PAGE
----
If I move the Eraser Tool a little slower, I didn’t have any problems.  I could NOT reproduce this on the AMD FX-6300 desktop system.

So if you have a older slower system, you might see a performance drop, but this really depends on you and how fast you are working.

Another performance complaint I read about was large high-resolution photos opened a little slow.  Again, I did NOT see this problem on the AMD FX-6300 desktop system, but I did notice it on my laptop.  It wasn’t bad enough for me to complain about, but is was a little slower opening on the laptop.

The Adjust Mode
Several people complained that in the Adjust Mode, there wasn’t enough tools.  In Paintshop Pro X6, the Adjust Mode offers simple fixes like cropping, straightening, red eye removal, white balance, adjusting of color and lighting.  I am not sure why people where complaining about the lack of tools in the Adjust mode, that is what the Edit mode is for.

The Manage Mode
When I applied an Instant Effect in Manage mode, it didn’t show up on my photo, though when moving to Adjust or Edit mode the affect was applied.  I am going to assume this is a bug in the program and hopefully Corel will fix it in an update.

Conclusion
Switching to a new program is not easy for everyone, there is always a learning curve of some degree.  I have talked to about a dozen people who have switch from Photoshop to Paintshop Pro X6 and everyone seems to be very happy with moving to Paintshop Pro X6.  Most of the people I talked to made the transitions to Paintshop Pro X6 easily.

If you’re looking for an alternative to Photoshop, Corel PaintShop Pro X6 is an unquestionable bargain and you won’t be missing much, if anything and the price of Paintshop Pro X6 can’t be beat.

You can test out Paintshop Pro X6 for 30 day by downloading the program from Corel.  Here is the web address:

http://www.corel.com

Save Money Switching from Adobe Premiere to Sony Vegas 12

Here is a tip, do a Google search on “sony vegas 12 crossgrade”.  There are several vendors who are offering deep discounts when switching from Adobe Premiere to Sony Vegas 12.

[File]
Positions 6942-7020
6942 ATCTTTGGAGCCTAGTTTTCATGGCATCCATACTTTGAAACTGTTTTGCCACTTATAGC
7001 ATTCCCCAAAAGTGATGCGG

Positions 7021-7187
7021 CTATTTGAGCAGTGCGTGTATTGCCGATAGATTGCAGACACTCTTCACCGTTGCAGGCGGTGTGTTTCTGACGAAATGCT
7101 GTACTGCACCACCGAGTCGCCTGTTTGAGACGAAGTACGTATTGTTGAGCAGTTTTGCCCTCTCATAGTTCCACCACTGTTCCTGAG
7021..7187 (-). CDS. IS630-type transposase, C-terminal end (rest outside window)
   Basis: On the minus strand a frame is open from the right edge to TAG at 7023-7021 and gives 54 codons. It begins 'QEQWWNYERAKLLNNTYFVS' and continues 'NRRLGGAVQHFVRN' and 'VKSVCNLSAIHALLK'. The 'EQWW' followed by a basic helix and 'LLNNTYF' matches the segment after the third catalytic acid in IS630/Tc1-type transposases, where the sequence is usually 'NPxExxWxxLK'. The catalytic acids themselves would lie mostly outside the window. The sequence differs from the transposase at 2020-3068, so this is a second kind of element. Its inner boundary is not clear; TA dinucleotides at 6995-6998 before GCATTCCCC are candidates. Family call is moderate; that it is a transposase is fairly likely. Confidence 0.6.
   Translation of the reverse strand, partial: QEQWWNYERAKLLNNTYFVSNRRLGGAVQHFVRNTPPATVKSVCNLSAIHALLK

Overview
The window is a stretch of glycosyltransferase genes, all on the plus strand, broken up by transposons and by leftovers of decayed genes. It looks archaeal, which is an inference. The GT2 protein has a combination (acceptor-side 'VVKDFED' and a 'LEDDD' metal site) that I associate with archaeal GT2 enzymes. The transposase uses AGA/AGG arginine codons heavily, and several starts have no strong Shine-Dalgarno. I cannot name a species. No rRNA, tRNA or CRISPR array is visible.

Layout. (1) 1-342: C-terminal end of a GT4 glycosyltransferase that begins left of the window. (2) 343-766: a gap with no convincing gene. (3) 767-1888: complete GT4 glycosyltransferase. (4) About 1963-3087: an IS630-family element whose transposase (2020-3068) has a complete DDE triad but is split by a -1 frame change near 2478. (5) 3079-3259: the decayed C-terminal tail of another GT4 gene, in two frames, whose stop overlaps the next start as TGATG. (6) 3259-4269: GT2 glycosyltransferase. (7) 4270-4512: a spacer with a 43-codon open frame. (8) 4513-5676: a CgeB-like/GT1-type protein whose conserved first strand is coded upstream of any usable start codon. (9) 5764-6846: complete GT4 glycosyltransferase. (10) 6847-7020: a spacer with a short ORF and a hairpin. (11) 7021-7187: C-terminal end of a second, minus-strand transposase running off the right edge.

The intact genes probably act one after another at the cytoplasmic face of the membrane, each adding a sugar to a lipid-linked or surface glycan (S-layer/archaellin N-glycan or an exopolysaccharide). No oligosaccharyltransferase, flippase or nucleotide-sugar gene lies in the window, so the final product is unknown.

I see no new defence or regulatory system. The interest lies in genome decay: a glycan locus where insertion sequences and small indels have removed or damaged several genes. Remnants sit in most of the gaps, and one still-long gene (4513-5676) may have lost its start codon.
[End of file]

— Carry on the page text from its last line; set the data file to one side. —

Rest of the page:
This is what we have done since Adobe wants you to rent their software on a month to month rental system.  Personally, I like buying the software and using it until I want to pay for another upgrade.

Video Cards and the up coming Adobe Premiere CC

The new version of Adobe Premiere is being called NEXT by some, while others are calling it CS7.  If you look closely at some of the information Adobe has put out, they are calling CC.

Starting with Adobe Premiere CC, which should be release around the beginning of May 2013, you will no longer need to “unlock” the video card as Adobe is allowing all video cards to work with out having to modify the cuda_supported_cards.txt file.

In addition, this new version of Adobe Premiere CC will support OpenCL.  This mean you will be able to use AMD/ATI video cards to use the Mercury Playback Engine in  GPU mode.

Another cool thing is, starting with CC the Mercury Playback Engine will be able to use more than 1 GPU.

As soon as Adobe Premiere CC is release, I will start doing testing to compare the speed difference between using OpenCL and CUDA with various video cards.  I will be updating this article frequently as soon as  Adobe Premiere CC is released, so I can keep you informed of the changes.

How to Roll Back your NVidia Video Card Drivers

Update 05/-9/2014
If you need to roll back your video drivers, simply follow these steps:

1. Go to the NVidia website

2. Put your mouse over the word Driver

3. Select GeForce Drivers

4. You will have 3 options to find the drivers for your computer. Choose Manual Driver Search

5. Select the video card series you have. For example. GeForce 600 Series

6. On the next line down, select the EXACT video card you have. For example, the GeForce GTX 660

7. Then select your operation system and the language.

8. The last line say All. Change this to Recommended/Certified

9. Click on Start Search

10. Once the screen refreshes, scroll down the page to find a previous driver.

NOTE: DO NOT use the 306.xx series of video drivers. They are buggy.

If you are looking for the 314.22 driver and it is not showing up on the list when you did the search, here are the direct links:

Desktop Computer: http://www.geforce.com/drivers/results/59641

Laptop Computers: http://www.geforce.com/drivers/results/59645

12. Agree and download the driver.

13. Then install the driver. During the installation you will be asked to select the Installation Option. IT IS IMPORTANT that you select Custom. You will then see a list of options to install. They will all be checked. At that bottom of the list there will be a check box that says Perform A Clean Installation. CHECK THAT BOX. Then let the driver install.

14. Once the driver is installed, reboot the system and see if your problems are gone.